One change proposed by the Therapeutic Goods Administration (TGA) is a “stamp of approval” on the packaging and promotional material of some vitamins, minerals, herbs and other supplements to tell you there is enough evidence to back health claims.
But the proposed changes do not yet address the need for greater transparency in the regulatory process. For instance, it is not clear whether the TGA’s assessment of evidence to back higher-level health claims for complementary medicines will be publicly available, as they are for prescription medicines.
If the TGA implements this package of recommendations, Australia will be a world leader in how complementary medicines are regulated. Despite the substantial and increasing use of supplements, no other country has developed a system that helps consumers and health professionals separate the evidence-based wheat from the chaff, improves confidence in the industry, stimulates more evidence-based products and has the potential to boost exports. (My emphasis)
Which supplements work? New labels may help separate the wheat from the chaff, by Ken Harvey, Adjunct Associate Professor, School of Public Health and Preventive Medicine, Monash University: theconversation.com/which-s...
The above article references the excellent Four Corners program of 13th Feb 2017 on Complementary Medicine in Australia titled 'Swallowing it'. These are my notes from watching the program:
TGA only requires that a company proposing to see a complementary medicine fill out an Online form, saying the product complies with its rules.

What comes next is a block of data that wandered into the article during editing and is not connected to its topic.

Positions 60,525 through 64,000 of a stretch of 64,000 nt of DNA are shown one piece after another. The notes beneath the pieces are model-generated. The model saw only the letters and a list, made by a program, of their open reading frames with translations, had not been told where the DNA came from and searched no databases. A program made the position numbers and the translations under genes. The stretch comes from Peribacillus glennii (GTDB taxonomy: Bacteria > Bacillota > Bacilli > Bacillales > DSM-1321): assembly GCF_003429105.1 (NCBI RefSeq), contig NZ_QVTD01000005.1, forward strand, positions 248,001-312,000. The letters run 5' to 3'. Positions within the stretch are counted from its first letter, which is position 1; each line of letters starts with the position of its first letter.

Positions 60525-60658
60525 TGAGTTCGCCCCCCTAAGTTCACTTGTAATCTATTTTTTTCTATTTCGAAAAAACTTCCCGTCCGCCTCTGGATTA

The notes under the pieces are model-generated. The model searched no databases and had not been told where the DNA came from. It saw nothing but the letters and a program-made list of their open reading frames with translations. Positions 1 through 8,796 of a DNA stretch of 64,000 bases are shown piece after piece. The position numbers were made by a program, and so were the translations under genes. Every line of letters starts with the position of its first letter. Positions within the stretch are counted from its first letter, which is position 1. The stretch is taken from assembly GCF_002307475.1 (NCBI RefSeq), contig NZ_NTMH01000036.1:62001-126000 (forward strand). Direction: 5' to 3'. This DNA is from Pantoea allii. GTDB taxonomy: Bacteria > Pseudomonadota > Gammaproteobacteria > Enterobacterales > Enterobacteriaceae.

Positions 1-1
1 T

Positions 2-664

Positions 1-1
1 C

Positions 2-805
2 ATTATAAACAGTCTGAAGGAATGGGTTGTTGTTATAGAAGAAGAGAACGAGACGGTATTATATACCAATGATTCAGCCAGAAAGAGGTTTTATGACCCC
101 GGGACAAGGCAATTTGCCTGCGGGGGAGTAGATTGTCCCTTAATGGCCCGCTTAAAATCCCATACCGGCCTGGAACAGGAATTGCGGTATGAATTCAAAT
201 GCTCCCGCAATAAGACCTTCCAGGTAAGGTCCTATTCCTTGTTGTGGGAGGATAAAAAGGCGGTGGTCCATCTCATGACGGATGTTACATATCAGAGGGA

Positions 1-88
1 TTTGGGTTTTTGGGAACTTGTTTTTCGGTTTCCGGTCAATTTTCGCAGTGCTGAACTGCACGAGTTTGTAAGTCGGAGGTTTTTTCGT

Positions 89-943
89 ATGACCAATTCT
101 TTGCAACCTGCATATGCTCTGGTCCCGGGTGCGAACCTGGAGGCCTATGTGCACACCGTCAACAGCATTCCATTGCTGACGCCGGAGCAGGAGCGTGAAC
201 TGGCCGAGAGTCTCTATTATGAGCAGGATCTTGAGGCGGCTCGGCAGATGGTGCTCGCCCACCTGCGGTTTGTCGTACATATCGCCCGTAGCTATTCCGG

Dr John Skerritt, National Manager, TGA
Products (approved for use in complementary medicines sold in Australia - Neil) have been from facilities that have been inspected and approved by the TGA.
They can only contain ingredients that are permitted, so the safety and the quality is there. They can only make certain claims about indications, so they can't cure cancer, they can't fix arthritis, they can't fix asthma. They can only make general claims about wellbeing.. and so we also monitor claims they make on products and their advertising. But that's done in a post market sense after they are on the market.
Reporter and Associate professor Ken Harvey, Department of Epidemiology and Preventive Medicine,Monash University
Of the less than 500 complementary medicines checked last year of the 11,000 on sale, 80% failed, (mainly because no evidence and false advertising claims, efficacy data is missing and is required but some of them had problems with the product and ingredients as well. 13 products were high risk) but the public are never told which ones, because compliance problems are treated as commercial in confidence.
98% of complaints lodged with the independent therapeutic goods advertising complaints resolution panel were upheld.